New Adoption Assistance Opportunities and Requirements
Congratulations! You've adopted a child. Your family is growing, and so are your expenses. Fortunately, the federal government offers some financial assistance.
If you adopt a child, you may be able to claim a tax credit for qualifying expenses you paid. Further, certain amounts reimbursed by your employer for qualifying adoption expenses may be excludable from your gross income.
There may be substantial tax benefits for your adoption expenses, but you will need to substantiate the adoption and file paperwork.
Increased dollar amounts for 2010
If your employer has an adoption assistance plan, for each adoption you can exclude from income up to $13,170 (in 2010) of adoption assistance paid by your employer or paid by you through salary reduction. For adoption expenses paid by you and for which this exclusion is not available, a tax credit is available for up to $13,170 of adoption expenses per adoption. The $13,170 amount is subject to phaseout and is reduced if you have modified adjusted gross income (MAGI) above $182,520 and is fully phased out if you have MAGI of $222,520 (in 2010). If you adopt a child with special needs, the $13,170 amount (subject to phaseout) is available regardless of the amount of actual adoption expenses. The dollar limit is for aggregate expenses for all years with respect to an adoption. (Same rules and limits--adjusted for inflation--apply to adoptions in 2011.)
When to claim adoption expenses
Domestic adoptions: You generally claim the exclusion for qualified adoption expenses in the year your employer pays the qualifying expenses. For qualified adoption expenses you paid in a year before the adoption is final, you claim the credit in the year after you paid the expenses. You claim the credit for qualified adoption expenses you paid in the adoption year or a later year in the year you paid the expenses.
Foreign adoptions: You claim the exclusion or the credit for qualified adoption expenses you (or your employer) paid in a year before the adoption is final in the year the adoption is final. You claim the exclusion or the credit for qualified adoption expenses you (or your employer) paid in the adoption year or a later year in the year the expenses are paid.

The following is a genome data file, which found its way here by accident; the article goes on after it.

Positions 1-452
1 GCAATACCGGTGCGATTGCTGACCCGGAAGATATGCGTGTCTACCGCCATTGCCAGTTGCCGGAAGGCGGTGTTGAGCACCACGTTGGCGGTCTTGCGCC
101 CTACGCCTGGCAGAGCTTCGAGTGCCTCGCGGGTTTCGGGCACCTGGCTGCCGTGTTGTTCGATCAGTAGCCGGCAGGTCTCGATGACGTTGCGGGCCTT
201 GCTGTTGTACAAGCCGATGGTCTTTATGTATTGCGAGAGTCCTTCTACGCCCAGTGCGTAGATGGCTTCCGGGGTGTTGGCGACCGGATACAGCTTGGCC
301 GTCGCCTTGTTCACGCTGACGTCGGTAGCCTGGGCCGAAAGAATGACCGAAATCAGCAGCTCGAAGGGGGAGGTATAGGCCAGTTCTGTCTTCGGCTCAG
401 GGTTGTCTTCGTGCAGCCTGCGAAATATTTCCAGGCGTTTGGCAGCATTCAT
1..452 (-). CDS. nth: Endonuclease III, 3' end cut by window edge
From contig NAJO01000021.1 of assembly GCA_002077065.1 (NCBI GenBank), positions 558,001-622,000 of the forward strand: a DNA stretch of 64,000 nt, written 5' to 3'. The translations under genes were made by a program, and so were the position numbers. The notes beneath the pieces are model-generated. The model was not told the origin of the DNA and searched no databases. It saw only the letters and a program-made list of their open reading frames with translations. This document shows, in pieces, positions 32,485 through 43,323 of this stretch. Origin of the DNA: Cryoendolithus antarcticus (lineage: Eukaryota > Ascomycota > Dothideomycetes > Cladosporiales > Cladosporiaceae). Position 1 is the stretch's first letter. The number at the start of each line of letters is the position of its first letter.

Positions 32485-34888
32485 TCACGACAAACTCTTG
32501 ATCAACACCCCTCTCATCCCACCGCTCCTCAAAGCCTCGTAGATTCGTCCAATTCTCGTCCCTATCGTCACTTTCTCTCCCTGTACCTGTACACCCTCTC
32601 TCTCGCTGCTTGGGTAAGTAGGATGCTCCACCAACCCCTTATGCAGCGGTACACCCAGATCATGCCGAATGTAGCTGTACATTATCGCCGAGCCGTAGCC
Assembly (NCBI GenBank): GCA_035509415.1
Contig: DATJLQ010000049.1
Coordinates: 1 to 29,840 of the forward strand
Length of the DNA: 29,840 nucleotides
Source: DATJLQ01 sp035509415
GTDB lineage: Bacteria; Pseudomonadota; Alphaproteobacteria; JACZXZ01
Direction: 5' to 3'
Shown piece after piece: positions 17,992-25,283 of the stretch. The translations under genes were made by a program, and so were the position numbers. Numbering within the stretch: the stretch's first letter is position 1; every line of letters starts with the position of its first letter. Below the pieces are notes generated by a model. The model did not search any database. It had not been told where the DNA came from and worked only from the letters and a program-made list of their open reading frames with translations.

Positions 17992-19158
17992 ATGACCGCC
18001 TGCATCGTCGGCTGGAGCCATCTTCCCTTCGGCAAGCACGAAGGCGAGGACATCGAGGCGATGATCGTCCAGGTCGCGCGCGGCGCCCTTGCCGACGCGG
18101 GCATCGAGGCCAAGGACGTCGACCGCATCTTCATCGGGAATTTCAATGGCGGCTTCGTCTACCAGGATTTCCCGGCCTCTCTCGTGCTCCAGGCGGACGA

Example: Veronica adopts a child in a domestic adoption that is final in 2010. Veronica paid qualified adoption expenses of $1,000 in 2008, $5,000 in 2010, and $2,000 in 2011. Veronica can claim a credit for $1,000 of qualified adoption expenses in 2009, $5,000 in 2010, and $2,000 in 2011.
Refundable credit in 2010
Starting in 2010, the adoption expenses credit is refundable. That is, if the credit exceeds the amount of income tax otherwise due, the excess is refundable to you.
Credits carried over to 2010
The adoption expenses credit was not refundable prior to 2010. As a result, you may have a credit from a prior year carried over to 2010. Such a credit is refundable in 2010. Furthermore, a credit carried over to 2010 is not subject to the phaseout income limitations in 2010.
Example: John and Mary adopted a child in 2009. They paid $10,000 of qualified adoption expenses and claimed a $10,000 adoption expense credit for 2009. Their income tax liability was $6,000 before the adoption expense credit, so they could use only $6,000 of the credit in 2009. John and Mary can carry forward $4,000 of adoption expense credit from 2009.
In 2010, John and Mary's income tax liability before the adoption expense credit is $3,000. John and Mary can offset their income tax liability with $3,000 of the adoption expenses credit and receive a refund of the remaining $1,000 of credit in 2010.
Substantiating the adoption
Starting with your 2010 tax return, you must substantiate the adoption or attempted adoption in order to claim the adoption expenses exclusion or credit. For a domestic or foreign adoption that has been finalized in the United States, you must attach a copy of an adoption order or decree to your federal income tax return. For a domestic adoption that is not final, you can use an adoption taxpayer identification number or attach various documents to your federal income tax return. If you claim adoption expenses under the special provision for a child with special needs, you must attach a copy of the state determination of special needs.
State adoption assistance programs may be available, but reimbursed expenses do not qualify for the federal adoption expenses credit.
You must file paperwork
If you claim the adoption expenses exclusion or credit, you must send in a printed-out income tax form along with any substantiation documents--even if you file electronically.
For 2010, you claim the adoption expenses exclusion and credit on IRS Form 8839, Qualified Adoption Expenses.